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NotMoses hero image
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    Like a 1970s children’s TV comedy
    The Financial Times
    Meandering exhibition of toothless humour
    The Evening Standard

NotMoses tickets

Award-winning filmmaker and producer Gary Sinyor wrote and directed his debut play, NotMoses, which received its world premiere at the Arts Theatre London in March 2016. A hilariously fresh take on the beloved biblical tale of Moses, NotMoses was a gleefully irreverent new comedy that marked Sinyor’s first venture into theatre.

Set in Ancient Egypt, NotMoses follows the unfortunate abandoned baby that narrowly misses out on becoming the legendary saviour that leads the exodus. A crying baby is plucked from the Nile by a Princess, only to be thrown back in again when a prettier, better baby comes along. This lucky baby becomes Prince Moses, who studies accountancy at the Pharaoh’s Court, whilst the rejected NotMoses becomes a resentful slave. When everyone is forced to flee into the Sinai desert, Moses and NotMoses unite to make kebabs on the burning bush. It is only when the Good Lord orders them to lead the Jews into the land of cows and bees that an alluring and mysterious Miriam steps in to save the day.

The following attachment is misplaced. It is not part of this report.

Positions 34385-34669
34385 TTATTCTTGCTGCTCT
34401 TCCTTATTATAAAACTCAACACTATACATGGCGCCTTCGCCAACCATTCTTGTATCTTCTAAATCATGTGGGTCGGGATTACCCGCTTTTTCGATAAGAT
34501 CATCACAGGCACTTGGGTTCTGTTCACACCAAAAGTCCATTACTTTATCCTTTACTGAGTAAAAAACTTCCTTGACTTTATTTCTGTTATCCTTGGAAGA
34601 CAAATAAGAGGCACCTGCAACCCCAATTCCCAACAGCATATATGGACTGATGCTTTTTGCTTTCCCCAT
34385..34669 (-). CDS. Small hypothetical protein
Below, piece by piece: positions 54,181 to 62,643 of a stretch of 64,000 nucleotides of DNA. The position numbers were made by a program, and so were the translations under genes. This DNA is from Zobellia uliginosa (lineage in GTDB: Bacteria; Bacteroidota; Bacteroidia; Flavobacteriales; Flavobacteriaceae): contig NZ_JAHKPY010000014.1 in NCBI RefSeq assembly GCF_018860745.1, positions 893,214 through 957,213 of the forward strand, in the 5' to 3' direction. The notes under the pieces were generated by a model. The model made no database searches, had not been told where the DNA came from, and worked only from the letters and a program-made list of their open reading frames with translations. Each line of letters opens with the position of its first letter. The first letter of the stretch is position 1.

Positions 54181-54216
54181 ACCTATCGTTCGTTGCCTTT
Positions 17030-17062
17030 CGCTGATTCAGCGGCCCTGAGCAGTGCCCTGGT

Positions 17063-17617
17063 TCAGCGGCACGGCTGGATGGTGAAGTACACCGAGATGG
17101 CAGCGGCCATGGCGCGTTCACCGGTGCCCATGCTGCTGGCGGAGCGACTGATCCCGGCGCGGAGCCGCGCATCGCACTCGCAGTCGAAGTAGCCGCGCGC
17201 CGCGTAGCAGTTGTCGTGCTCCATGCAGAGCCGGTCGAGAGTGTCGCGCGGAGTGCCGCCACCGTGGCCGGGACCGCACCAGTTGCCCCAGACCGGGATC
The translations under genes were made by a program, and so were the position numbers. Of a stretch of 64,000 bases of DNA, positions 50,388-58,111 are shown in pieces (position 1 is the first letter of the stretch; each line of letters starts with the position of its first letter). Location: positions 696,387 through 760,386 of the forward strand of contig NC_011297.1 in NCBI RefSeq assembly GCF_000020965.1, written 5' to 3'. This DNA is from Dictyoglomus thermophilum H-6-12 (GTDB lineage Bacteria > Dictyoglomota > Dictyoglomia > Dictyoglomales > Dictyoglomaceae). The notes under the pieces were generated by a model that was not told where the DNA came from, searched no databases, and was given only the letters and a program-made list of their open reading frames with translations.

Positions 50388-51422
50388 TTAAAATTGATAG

Sinyor is a BAFTA nominated director and recipient of the Venice International Film Festival’s Critics Choice, known for his extensive work in film. Most notable works include Stiff Upper Lips, The Bachelor with Renee Zellweger, United We Fall with Jack Donnelly and The Unkindest Cut for which he received a BAFTA nomination. Sinyor is perhaps best-known for writing, directing and producing the critically acclaimed film Leon the Pig Farmer, which was commissioned by Monty Python star Eric Idle and for which he received the Evening Standard Award for Best Newcomer.

Casting for the production included children Izzy Lee and Theo Mackenzie, who were plucked from a batch of open auditions for the Son of God, with design by Carla Goodman and lighting by Humphrey McDermott. NotMoses is a riotous and jaw-droopingly bold comedy that allows the audience to experience all ten plagues in the space of one evening. With smatterings of Python-esque comedy, this wacky show played for a limited time at the Arts Theatre London.

Performance dates: 09 Apr 2016 - 09 Apr 2016

Running time: 2 hours 15 minutes (including an interval)

Age recommendation: 12+ Years

Special notice: Those who enjoy Monty Python’s Life of Brian and Spamalot will find similarly zany humour here.

3 seat view photos

SeatPlan Recommends: The Arts Theatre offers good views across the board, with the best seating available in towards the front of the Stalls.

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